Marriage on madison aven.., p.6

Marriage on Madison Avenue, page 6

 

Marriage on Madison Avenue
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  “Uh-uh,” Naomi said, already shaking her head. “Claire and I will hold down the fort. You will go off with Clarke. If you two want to sell this, you’ve got to show up at the party together.”

  “She’s right.” Claire nodded. “Audrey walking in with her two friends and Clarke showing up later is going to look strange.”

  “All right, Dree, you’re with me,” he said, already heading across the lobby toward the front desk to check in.

  Audrey hesitated. “I thought you guys said I couldn’t be fashionably late to my own engagement party.”

  “Generally, no. But being fashionably late because you and your fiancé just came from a hotel room together? Deliciously scandalous.”

  Audrey wrinkled her nose. “Eww. Everyone will think we were doing it.”

  “Audrey, you’re supposed to be marrying the man. Everyone should think you’re doing it.”

  “Right, right. Okay. You guys can make polite excuses for us?”

  “Absolutely,” Claire assured her. “Plus, Oliver and Scott are meeting us up there. Nobody does charming upper-crust chitchat like Oliver.”

  “You do realize that Oliver’s there as my date. You’re married to Scott,” Naomi said, bemused.

  “Yes, but do we really want Scott to be the one making small talk?” Claire asked, knowing full well that her husband, while sinfully rich and a pseudo-celebrity in the world of Manhattan real estate, had little tolerance for pretty manners.

  “Right, okay. Go. Make sure you mess up your hair a little, like you were doing the nasty,” Naomi said, gently shoving Audrey toward Clarke. “Oliver and Claire will make fancy talk. Scott and I will stomp around and glare at anyone that dares to grumble at your absence.”

  “You’d better not grumble,” Audrey said. “There’s a caviar and champagne bar up there.”

  “Ooh. Well, in that case, tell Clarke to hurry up,” Claire said.

  Audrey nodded in acknowledgment and headed toward a waiting Clarke.

  “Hey, but, Audrey?” Naomi called.

  She turned back toward her friend, who gave her a side grin. “Don’t hurry too much. Clarke doesn’t strike me as the type of man who would rush through that.”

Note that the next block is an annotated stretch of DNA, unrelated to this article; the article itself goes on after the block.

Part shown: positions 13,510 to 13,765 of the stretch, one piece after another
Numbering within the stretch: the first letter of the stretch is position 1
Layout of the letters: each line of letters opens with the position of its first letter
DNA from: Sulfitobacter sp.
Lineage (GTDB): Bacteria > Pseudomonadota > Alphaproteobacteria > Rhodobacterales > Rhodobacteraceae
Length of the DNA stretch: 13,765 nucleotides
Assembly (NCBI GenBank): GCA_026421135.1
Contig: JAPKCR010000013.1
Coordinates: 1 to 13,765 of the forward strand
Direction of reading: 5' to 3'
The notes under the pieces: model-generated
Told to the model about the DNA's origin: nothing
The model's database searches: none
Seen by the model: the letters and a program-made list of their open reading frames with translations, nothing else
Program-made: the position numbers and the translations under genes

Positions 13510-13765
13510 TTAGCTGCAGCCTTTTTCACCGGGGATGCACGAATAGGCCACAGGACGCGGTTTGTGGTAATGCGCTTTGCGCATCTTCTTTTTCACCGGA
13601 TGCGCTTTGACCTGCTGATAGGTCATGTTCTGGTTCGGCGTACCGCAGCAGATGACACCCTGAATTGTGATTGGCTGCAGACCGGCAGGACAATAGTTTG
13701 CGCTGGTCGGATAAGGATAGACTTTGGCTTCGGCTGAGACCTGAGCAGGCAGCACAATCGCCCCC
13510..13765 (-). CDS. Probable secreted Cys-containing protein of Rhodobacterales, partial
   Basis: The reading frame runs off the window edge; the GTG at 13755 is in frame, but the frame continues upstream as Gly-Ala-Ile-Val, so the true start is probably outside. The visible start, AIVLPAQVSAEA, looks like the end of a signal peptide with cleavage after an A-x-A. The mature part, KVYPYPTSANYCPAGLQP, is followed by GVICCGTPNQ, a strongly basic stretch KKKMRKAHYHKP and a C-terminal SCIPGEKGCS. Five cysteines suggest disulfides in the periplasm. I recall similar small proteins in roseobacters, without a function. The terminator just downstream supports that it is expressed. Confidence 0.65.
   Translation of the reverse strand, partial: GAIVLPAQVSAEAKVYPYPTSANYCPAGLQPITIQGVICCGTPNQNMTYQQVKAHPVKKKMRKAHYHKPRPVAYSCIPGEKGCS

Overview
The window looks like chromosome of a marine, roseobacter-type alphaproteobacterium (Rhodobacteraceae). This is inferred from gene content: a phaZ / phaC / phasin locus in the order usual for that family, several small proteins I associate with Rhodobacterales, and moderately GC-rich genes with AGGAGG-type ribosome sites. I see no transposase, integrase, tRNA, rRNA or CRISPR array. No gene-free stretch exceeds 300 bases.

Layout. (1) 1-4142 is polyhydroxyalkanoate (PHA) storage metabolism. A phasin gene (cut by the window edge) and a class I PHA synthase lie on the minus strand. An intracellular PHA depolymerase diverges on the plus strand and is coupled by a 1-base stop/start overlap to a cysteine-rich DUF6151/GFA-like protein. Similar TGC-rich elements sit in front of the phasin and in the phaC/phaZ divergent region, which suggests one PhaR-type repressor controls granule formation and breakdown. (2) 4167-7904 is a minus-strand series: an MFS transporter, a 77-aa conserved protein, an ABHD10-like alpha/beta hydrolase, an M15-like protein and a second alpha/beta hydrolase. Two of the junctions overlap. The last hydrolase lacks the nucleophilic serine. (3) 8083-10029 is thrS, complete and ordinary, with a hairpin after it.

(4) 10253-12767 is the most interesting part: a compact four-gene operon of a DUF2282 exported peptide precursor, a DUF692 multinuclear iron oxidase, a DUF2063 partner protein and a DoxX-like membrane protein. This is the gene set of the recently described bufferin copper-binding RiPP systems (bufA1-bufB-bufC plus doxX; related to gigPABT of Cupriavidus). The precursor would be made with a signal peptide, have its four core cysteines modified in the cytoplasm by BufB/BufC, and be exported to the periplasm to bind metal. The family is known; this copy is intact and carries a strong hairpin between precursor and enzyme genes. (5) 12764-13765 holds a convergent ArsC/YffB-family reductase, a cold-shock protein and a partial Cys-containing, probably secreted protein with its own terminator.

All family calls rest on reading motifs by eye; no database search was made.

Audrey rolled her eyes and turned away. She had never spent much time thinking about her best friend’s sex life, and she certainly wasn’t about to start now.

  * * *

  “Do you really think your parents did it on purpose?” Audrey called from the bed, her feet dangling over the side. She’d kicked off the Louboutins. As expected, cute definitely did not equate to comfortable.

  “Did what?” Clarke asked back through the open bathroom door.

  “Arrange for you to be the keynote speaker on the same day as your engagement party.”

  There was a knock at the hotel room door before he could answer, and Audrey hopped off the bed. “I’ll get it.”

  She opened the door to a smartly dressed hotel employee holding a tray with champagne in an ice bucket and two flutes. “Champagne for Mr. West and Ms. Tate, courtesy of Naomi and Claire,” he said by way of explanation.

  Audrey rolled her eyes, even as she stepped aside to let him bring the tray into the suite Clarke had reserved for the night.

  “On the table okay?”

  “Sure, that’s great,” she said, picking Clarke’s wallet off the dresser and pulling out some cash for a tip.

  “May I open the bottle for you?” the man asked.

  “No, thank you, we’ve got it from here,” Audrey said.

  He nodded in acknowledgment, wished them a good night, and closed the door behind him with a quiet click.

  Clarke stuck his head out of the bathroom, the lower half of his face covered in shaving cream. “Champagne?”

  Audrey lifted the bottle out of the ice bucket to read the label. “Taittinger.”

  “Let’s open it.”

  She glanced at the clock on the nightstand. “It’s six oh five.”

  “Exactly. The party’s been happening for all of five minutes. The majority of the guests haven’t even left their penthouses yet.”

  He had a point. Fancy engagement parties in their world could go all night as people stopped by before dinner plans, after dinner plans, and so on.

  “Besides,” he called, disappearing back into the bathroom, “this party’s really more about my mother than it is us.”

  “At least you’re admitting it,” she replied, pulling the foil off the top of the bottle.

  “I never denied it.”

  “Well, I thought it might be at least a little bit about Elizabeth,” she said, keeping her voice casual as she attempted to twist the cork off the champagne, but it remained stubbornly put. And Clarke remained stubbornly silent.